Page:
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Spokane Personal Injury Lawyer
A personal injury claim is a civil action designed to help an injured party recover losses caused by another party’s negligence or intentional tort. Anyone injured in the Spokane area due to the actions of another party can contact Colburn Law today to schedule a consultation with a Spokane personal injury attorney and discuss options for legal recourse. Hiring an attorney increases the chances of securing a recovery from a personal injury and in most cases the amount of recovery available to a client. A personal injury attorney can also help a client handle difficult insurance claims adjusters and other personal affairs throughout the course of a lawsuit.
Damages and Compensation for a Personal Injury Claim in Spokane
The goal of a personal injury claim is to make the plaintiff “whole” again. The plaintiff can claim economic damages including immediate and future medical expenses resulting from the defendant’s negligence. These may include hospital bills, ambulance fees, or the costs of necessary ongoing treatments like physical therapy.
Plaintiffs can also receive compensation for lost income if an injury prevents working during recovery or prevents the plaintiff from resuming work in the future. If the defendant’s actions damaged or destroyed the plaintiff’s personal property, the plaintiff can claim repair and replacement costs. Plaintiffs in personal injury claims may also receive compensation for their pain and suffering.
If you or a loved one recently sustained any type of personal injury in Spokane due to another party’s negligence or intentionally harmful actions, a personal injury lawsuit may help you recover your losses. Contact Colburn Law today to schedule a free case evaluation with a Spokane personal injury attorney, and we will let you know how our firm can help.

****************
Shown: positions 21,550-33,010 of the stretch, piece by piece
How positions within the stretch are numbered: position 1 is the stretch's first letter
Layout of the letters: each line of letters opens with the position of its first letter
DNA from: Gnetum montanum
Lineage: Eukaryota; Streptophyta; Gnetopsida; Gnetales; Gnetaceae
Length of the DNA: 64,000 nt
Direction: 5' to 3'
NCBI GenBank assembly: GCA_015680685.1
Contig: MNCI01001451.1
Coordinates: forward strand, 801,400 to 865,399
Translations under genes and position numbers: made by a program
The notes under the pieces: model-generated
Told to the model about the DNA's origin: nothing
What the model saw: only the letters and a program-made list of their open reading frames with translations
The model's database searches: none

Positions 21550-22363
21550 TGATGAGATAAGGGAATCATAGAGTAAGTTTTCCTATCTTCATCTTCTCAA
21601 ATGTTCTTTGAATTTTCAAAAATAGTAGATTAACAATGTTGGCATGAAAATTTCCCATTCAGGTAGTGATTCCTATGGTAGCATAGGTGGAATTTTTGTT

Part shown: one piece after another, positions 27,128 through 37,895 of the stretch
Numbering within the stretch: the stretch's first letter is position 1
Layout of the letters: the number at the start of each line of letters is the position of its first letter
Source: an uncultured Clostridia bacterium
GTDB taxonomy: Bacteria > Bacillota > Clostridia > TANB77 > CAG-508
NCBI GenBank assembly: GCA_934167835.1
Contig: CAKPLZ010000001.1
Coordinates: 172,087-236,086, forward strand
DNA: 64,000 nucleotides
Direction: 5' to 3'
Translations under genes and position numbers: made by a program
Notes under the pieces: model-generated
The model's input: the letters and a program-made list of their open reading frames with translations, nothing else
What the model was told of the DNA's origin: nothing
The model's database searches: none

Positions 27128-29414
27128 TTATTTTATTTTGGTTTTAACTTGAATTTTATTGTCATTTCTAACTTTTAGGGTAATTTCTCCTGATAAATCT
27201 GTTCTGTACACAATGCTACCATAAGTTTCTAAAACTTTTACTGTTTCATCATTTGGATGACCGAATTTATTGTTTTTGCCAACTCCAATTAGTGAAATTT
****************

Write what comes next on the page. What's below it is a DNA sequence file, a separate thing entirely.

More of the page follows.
Proving Negligence in a Personal Injury Claim
In any personal injury claim, the plaintiff’s attorney must prove four elements of negligence to secure recovery for the plaintiff.
- The plaintiff’s attorney must prove the defendant owed a duty of care in the given situation
- The plaintiff’s attorney must then prove how the defendant breached this duty of care.
- Next, the plaintiff’s attorney must establish the full range of the plaintiff’s damages.
- Finally, the plaintiff’s attorney must prove that those damages were the direct result of the defendant’s negligence and not some other cause.
If the plaintiff’s attorney can successfully provide proof of these elements of negligence, the plaintiff will likely succeed with the claim. However, comparative negligence laws may sometimes diminish a plaintiff’s recovery. States like Washington with comparative negligence laws allow plaintiffs to still recover compensation if they are partially at fault for their claimed damages, but only if the plaintiff’s fault does not exceed the defendant’s. The jury assigns a fault percentage, and the plaintiff loses that percentage of the case award.
Why Work With Colburn Law?
- Attorney Greg Colburn is personally committed to helping clients recover from personal injuries after experiencing the civil court system from the point of view of an injured client. Greg suffered severe leg fractures and spent two years in a wheelchair due to a roofing contractor’s negligence.
- Our firm has the experience and resources to handle the most difficult personal injury claims and fully explore every channel of compensation for our clients.
- We have experience with all types of personal injury claims, from workplace accident claims to car accident claims and dog bite lawsuits.
- Our firm offers free consultations so potential clients can find answers to their legal questions with no financial obligation.
Why Hire an Attorney for a Personal Injury Claim in Spokane?
A personal injury matter may seem straightforward at first, but the defendant may try to deflect blame to the victim or there could be multiple parties who share liability for a victim’s damages. An attorney can help navigate these issues and minimize any comparative negligence a client could absorb. A plaintiff who attempts self-representation not only risks having his or her case thrown out due to a procedural error but will also likely overlook avenues of compensation that an attorney would know to explore.